I’ve run into the following straightforward variant of lexicographic ordering, and am wondering if it has a standard name. I’ve been calling it the *flipping lexicographic* ordering, for evident reasons. I could also imagine it getting called the *parity lexicographic* ordering, but a brief search suggests that that’s used for some slightly different orderings.
$\newcommand{\x}{\mathbf{x}} \newcommand{\y}{\mathbf{y}} \newcommand{\N}{\mathbb{N}} \newcommand{\fl}{\mathrm{fl}} \newcommand{\lfl}{\;\sqsubset^\fl\;}$

For sets $\x, \y \in \binom{\N}{m+1}$, write $\x = \{x_0 < \ldots < x_m\}$, $\y = \{y_0 < \ldots < y_m\}$.

**Definition.** $\x \lfl \y$ if $\x$ and $\y$ differ first in the $i$th place, and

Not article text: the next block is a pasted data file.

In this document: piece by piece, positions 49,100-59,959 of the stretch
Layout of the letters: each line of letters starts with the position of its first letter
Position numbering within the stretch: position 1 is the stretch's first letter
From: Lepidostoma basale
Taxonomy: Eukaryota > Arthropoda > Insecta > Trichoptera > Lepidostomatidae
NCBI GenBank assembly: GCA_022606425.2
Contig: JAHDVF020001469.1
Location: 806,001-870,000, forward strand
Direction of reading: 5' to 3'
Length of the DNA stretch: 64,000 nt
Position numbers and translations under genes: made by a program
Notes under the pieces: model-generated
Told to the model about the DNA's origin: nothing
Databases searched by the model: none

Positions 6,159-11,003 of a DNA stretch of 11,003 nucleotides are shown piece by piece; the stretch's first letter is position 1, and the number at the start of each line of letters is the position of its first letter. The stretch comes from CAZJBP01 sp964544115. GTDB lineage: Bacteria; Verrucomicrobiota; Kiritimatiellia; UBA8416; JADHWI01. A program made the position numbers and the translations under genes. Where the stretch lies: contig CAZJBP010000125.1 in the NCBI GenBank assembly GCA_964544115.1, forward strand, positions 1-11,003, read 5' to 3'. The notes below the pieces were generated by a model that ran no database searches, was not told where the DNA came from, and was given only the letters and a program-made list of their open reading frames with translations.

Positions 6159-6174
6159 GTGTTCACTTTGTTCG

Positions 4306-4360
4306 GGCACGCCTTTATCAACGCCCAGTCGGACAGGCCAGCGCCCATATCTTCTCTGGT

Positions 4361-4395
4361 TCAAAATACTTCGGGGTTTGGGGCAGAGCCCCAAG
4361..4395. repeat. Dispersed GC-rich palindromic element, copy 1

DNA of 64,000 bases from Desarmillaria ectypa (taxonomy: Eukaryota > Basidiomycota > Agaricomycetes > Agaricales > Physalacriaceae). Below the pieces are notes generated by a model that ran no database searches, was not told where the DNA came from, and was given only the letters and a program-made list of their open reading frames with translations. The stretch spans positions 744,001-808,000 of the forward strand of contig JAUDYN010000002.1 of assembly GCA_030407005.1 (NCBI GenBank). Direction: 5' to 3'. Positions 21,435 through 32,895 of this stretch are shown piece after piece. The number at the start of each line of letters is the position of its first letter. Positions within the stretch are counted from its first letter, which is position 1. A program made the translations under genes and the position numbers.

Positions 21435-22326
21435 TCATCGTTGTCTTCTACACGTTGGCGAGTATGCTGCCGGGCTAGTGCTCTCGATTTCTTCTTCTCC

- $i$ is even, and $x_i < y_i$; or
- $i$ is odd, and $y_i < x_i$. (This is the flip!)

As for ordinary lex, there’s also a nice inductive characterisation: Write $\x = \{x_0\} \cup \x^{\geq 1}$, and $\y = \{y_0\} \cup \y^{\geq 1}$, similarly to above. Then $\x \lfl \y$ if and only if either $x_0 < y_0$, or $x_0 = y_0$ and $\y^{\geq 1} \lfl \x^{\geq 1}$. (Again, note the flip.)

Does this ring any bells with anybody?

(Of course, $\lfl$ has obvious generalisations beyond $\binom{\N}{m+1}$; I’m sticking to that case here partly for definiteness, mainly since that’s the specific case I’m interested in.)

**Background:** I’ve been playing around with implementing the algorithms from Ross Street’s “The Algebra of Oriented Simplices” (and related papers) in Haskell/Agda, and this ordering turns out to make a computationally convenient stand-in for his $\lhd$ order, in places.